As regular readers of my blog know, its title The Great Within is the literal translation of the Chinese characters for The Forbidden City. The Forbidden City is the conceptual framework of this blog, not only as a real, historical and physical place, but also as a site of my own fantasy, a displaced and sublimated artifact of my own desire.
Regular readers also know that I am fixated on a particular part of The Forbidden City: The Garden of Forgotten Favorites. This Garden was an area of the city in which concubines of a dead Emperor languished until death. I fantasize about being an Imperial concubine sadly out of a job, whose official life was over and who now waited for death surrounded by splendor.
This obsession has lead me to look for old images of The Forbidden City that might provide a concrete image of my fantastical concubine desire and provide a border, the photographic frame, to locate my obsession.
I almost exclusively look for old images of The Forbidden City especially at the end of the Qing Dynasty as I am always fascinated by the end of things, when the great project falls apart and utopian dreams become a dystopian reality.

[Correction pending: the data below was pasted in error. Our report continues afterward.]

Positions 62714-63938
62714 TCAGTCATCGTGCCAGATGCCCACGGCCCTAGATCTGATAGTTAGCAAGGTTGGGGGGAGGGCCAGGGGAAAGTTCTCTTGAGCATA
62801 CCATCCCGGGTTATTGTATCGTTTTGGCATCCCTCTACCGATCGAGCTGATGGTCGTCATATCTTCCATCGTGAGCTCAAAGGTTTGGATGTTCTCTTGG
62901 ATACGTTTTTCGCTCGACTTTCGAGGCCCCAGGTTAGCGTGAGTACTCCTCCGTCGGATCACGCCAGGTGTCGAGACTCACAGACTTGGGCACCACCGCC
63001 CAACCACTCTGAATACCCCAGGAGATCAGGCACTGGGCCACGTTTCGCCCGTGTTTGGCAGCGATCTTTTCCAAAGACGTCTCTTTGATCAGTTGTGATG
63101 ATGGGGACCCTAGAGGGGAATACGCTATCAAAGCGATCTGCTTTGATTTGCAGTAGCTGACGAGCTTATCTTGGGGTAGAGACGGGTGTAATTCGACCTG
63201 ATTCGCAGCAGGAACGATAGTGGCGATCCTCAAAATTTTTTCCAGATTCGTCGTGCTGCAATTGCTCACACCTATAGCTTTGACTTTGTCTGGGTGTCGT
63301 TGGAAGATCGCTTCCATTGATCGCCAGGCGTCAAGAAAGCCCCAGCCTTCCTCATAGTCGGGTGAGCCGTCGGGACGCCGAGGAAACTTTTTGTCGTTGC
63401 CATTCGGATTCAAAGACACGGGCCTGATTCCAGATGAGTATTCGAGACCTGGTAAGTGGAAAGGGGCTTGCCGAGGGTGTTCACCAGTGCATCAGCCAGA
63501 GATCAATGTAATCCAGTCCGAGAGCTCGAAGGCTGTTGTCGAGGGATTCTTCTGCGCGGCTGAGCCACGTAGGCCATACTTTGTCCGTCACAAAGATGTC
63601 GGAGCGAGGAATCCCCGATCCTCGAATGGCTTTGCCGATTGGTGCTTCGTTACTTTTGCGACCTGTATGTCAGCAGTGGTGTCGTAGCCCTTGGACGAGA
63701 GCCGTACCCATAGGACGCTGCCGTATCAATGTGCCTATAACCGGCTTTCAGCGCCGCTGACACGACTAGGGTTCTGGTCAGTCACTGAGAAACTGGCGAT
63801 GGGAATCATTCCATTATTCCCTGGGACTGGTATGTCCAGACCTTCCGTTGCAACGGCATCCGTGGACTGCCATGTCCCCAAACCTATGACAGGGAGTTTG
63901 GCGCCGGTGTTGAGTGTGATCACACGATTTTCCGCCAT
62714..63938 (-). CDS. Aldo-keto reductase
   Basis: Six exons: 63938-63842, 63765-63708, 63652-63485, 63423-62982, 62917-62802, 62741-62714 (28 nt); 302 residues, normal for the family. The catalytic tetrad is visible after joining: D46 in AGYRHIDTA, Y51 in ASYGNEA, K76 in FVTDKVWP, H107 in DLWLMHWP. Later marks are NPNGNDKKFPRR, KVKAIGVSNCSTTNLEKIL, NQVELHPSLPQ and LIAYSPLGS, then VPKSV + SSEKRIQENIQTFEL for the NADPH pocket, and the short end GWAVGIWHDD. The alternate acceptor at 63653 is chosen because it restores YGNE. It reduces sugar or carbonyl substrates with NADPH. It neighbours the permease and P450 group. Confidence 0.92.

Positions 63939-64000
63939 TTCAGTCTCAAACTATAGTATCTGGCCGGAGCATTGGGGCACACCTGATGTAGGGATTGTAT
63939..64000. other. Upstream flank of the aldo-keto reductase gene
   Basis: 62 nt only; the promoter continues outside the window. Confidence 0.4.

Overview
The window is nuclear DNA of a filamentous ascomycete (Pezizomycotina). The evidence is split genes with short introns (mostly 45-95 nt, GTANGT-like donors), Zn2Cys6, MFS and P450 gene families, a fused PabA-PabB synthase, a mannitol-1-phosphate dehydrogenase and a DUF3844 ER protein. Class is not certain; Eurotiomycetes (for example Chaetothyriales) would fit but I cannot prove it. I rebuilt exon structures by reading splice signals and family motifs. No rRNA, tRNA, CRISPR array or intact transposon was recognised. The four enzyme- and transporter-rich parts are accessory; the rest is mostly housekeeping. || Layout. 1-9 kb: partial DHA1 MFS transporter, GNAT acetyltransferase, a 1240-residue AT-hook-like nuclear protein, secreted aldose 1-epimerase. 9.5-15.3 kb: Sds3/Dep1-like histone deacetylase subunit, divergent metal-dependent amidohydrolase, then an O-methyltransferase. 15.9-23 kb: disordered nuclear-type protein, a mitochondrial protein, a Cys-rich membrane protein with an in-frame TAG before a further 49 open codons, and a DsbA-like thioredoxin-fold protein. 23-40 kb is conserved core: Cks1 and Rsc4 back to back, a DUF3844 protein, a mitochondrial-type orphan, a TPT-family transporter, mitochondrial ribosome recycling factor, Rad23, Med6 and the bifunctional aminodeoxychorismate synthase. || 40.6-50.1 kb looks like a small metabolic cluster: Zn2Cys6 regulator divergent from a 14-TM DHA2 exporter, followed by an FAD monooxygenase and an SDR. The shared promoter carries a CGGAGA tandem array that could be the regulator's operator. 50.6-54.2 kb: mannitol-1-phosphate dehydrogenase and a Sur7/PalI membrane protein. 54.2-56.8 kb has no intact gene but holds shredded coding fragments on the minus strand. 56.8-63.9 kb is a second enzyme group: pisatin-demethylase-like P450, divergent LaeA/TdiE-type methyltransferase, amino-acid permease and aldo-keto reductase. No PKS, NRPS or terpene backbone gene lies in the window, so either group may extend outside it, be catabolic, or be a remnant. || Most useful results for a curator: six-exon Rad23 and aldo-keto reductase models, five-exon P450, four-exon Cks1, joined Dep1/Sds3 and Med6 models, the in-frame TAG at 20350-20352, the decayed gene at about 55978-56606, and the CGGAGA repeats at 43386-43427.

I recently found this late 19th century stereoscope card of The Forbidden City (see below) made during the regency of Tzu Hsi of Cixi (1835-1908) who was the defacto ruler of China from 1861 until her death in 1908. She installed Puyi as the last Emperor of China on November 14 the day before her death.
Puyi would “rule” China until he was forced to leave The Forbidden City in 1924. During World War II he would become the puppet Emperor the Japanese created state of Manchukuo in Manchuria.
In the movie, The Last Emperor, there is a scene where Puyi is brought to The Forbidden City to become Emperor and see Cixi who is seated on a plinth and all tricked out. She is dying and the Buddhist monks are chanting. When she dies a giant black pearl is placed in her mouth…swoon. That’s how I want to leave this earth.
The caption of the stereoscope reads, “Within The Forbidden City, home of the Empress Dowager- Harmony Gate from elevated walk near Canal, Peking China.” Standing in marked contrast to the caption is the image itself in which the forecourt looks a bit run down, covered with weeds, the madness of weeds. Amidst this decay, stands a lone male figure, a eunuch perhaps, who is not the Dowager Empress, but a lowly servant standing alone against a desolate landscape. This stereoscope foretells the end of the Qing Dynasty and I revel in its dystopian decay in a haze of decadence.
Other recently acquired images of The Forbidden City:
The Hall of Supreme Harmony, late 1920’s